Photo: Neil Abt/Fleet Owner

Seems to me a great opportunity

July 3, 2018
The DRIVE-Safe Act could be a golden opportunity to get more young people into our industry and train them right—right from the very beginning.

Congress is being encouraged by a significant number of trucking industry associations and also folks involved in things like food distribution to back a bill that would create a way for people between the ages of 18 and 21 to become truck drivers who could operate in interstate commerce.

The legislation—the Developing Responsible Individuals for a Vibrant Economy Act, a.k.a. DRIVE-Safe Act—outlines a plan for a rigorous program to develop skills and provide safety training for these younger drivers. Currently, many states allow drivers 18-21 years old to get CDLs, but limit them to driving only in intrastate commerce.

The depth of the driver shortage is slowing down commerce, and this proposal is an effort to widen the driver pool.

If the bill passes, we will have a unique opportunity to try to attract people to trucking. I think we can use some of the technology that helps with fuel-efficient operation to attract these young people. Since the younger generation grew up on technology, they expect to use it on their jobs.

But they probably don't know about all the cool stuff on trucks, like the ability to set electronic engine parameters, all the sensors on a truck that are constantly monitoring the way the truck is operating, or the data that can be collected about how the driver is performing.

I also think that if we can get these younger drivers we should include fuel efficiency training in the curriculum—or at the very least get these young drivers started on the right foot by spending time with them explaining the impact that idling has on fuel economy, talking with them about things like time in top gear and time in cruise, etc. Right from the start, these new drivers would develop good driving habits as they relate to fuel economy and we wouldn't have to first overcome ingrained bad driving habits in order to get them to keep fuel economy in mind as they drive. And it wouldn't hurt if these new drivers were given incentives when they hit fuel economy goals.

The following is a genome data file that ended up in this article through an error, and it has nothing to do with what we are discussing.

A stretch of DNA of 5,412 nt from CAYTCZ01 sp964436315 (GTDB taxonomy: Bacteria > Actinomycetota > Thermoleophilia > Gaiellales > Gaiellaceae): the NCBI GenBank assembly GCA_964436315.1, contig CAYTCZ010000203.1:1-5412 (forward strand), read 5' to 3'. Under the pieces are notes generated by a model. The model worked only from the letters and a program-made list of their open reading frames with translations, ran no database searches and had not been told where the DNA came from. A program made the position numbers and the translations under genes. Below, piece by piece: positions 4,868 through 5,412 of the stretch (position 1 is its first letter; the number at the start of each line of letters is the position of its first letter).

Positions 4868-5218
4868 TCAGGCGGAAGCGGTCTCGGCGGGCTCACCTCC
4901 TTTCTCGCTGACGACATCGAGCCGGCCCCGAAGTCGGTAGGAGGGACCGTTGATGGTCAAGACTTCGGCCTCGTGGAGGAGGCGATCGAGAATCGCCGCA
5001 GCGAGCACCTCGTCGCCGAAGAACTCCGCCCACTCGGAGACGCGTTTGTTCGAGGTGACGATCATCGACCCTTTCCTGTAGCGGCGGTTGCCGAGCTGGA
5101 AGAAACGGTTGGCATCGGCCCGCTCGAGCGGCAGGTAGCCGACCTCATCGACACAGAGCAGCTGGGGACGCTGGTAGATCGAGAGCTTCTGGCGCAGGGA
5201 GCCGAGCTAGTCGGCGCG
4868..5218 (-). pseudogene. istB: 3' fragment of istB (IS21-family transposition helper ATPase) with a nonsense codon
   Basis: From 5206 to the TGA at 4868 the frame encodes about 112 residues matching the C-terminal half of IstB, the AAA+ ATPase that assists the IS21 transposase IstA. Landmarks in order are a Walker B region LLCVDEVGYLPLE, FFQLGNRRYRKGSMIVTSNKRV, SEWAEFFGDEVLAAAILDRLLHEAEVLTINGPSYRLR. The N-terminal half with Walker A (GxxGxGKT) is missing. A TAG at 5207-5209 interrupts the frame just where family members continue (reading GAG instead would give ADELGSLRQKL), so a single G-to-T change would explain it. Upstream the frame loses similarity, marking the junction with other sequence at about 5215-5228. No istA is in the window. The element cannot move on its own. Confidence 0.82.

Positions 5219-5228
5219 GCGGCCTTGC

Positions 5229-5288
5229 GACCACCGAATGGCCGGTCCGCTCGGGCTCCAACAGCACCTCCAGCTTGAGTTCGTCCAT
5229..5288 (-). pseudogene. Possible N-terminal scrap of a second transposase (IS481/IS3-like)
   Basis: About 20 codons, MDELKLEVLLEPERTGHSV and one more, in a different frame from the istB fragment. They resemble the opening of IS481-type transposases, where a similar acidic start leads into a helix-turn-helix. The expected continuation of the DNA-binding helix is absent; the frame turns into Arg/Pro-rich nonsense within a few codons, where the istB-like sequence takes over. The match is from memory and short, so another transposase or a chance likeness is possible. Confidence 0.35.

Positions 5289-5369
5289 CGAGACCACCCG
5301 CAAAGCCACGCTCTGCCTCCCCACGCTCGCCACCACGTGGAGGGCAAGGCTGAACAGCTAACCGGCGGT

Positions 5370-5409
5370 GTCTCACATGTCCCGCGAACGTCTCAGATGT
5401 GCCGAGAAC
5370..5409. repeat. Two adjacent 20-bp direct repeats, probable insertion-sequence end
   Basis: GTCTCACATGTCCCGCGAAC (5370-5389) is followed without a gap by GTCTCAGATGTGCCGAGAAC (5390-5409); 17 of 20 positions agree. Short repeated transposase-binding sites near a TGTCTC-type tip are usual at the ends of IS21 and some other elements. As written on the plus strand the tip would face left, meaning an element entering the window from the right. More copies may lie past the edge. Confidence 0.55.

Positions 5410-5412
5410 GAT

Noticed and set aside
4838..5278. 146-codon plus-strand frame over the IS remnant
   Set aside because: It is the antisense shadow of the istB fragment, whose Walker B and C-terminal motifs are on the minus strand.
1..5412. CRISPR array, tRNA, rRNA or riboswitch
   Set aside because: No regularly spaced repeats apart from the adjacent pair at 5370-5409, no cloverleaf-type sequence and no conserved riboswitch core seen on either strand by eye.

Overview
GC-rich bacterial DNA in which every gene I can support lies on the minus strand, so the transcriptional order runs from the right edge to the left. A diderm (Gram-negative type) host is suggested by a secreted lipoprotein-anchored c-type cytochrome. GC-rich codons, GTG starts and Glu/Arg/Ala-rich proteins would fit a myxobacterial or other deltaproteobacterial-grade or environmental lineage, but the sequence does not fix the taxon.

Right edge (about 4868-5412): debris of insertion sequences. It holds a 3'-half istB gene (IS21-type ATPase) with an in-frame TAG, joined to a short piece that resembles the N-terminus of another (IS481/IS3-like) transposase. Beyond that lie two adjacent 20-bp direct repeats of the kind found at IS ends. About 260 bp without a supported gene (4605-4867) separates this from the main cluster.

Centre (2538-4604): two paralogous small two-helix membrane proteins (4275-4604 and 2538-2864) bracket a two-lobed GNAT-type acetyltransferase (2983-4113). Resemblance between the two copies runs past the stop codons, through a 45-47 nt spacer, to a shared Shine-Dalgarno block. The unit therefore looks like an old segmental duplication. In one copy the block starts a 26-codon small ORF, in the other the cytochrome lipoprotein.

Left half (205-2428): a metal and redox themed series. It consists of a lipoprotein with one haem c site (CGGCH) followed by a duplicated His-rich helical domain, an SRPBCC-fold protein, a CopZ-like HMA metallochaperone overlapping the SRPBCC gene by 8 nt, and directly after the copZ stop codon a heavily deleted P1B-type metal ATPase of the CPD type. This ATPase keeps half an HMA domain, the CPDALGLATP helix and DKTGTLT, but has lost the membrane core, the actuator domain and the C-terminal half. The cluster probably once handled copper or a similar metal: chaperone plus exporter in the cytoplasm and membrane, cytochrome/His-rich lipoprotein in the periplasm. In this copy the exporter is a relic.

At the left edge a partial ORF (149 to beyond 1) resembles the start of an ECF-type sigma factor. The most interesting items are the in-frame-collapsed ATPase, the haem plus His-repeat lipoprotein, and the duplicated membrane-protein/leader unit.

I bet some of our superstar drivers, like the ones who participated in Run on Less, would love to share their techniques for consistently achieving 10+ mpg. The drivers who participated are passionate about fuel economy, and I am guessing they all want to see more drivers jump on the fuel efficiency bandwagon. I think drivers who are committed to fuel efficiency can help the rookies learn how what they do can impact fuel efficiency positively or negatively. 

Given all the cool technology on trucks, I think if the legislation passes we have a golden opportunity to get more young people into our industry and train them right—right from the very beginning.

About the Author

Michael Roeth | Executive Director

Michael Roeth has worked in the commercial vehicle industry for nearly 30 years, most recently as executive director of the North American Council for Freight Efficiency (NACFE). He serves on the second National Academy of Sciences Committee on Technologies and Approaches for Reducing the Fuel Consumption of Medium and Heavy-Duty Vehicles and has held various positions in engineering, quality, sales, and plant management with Navistar and Behr/Cummins.

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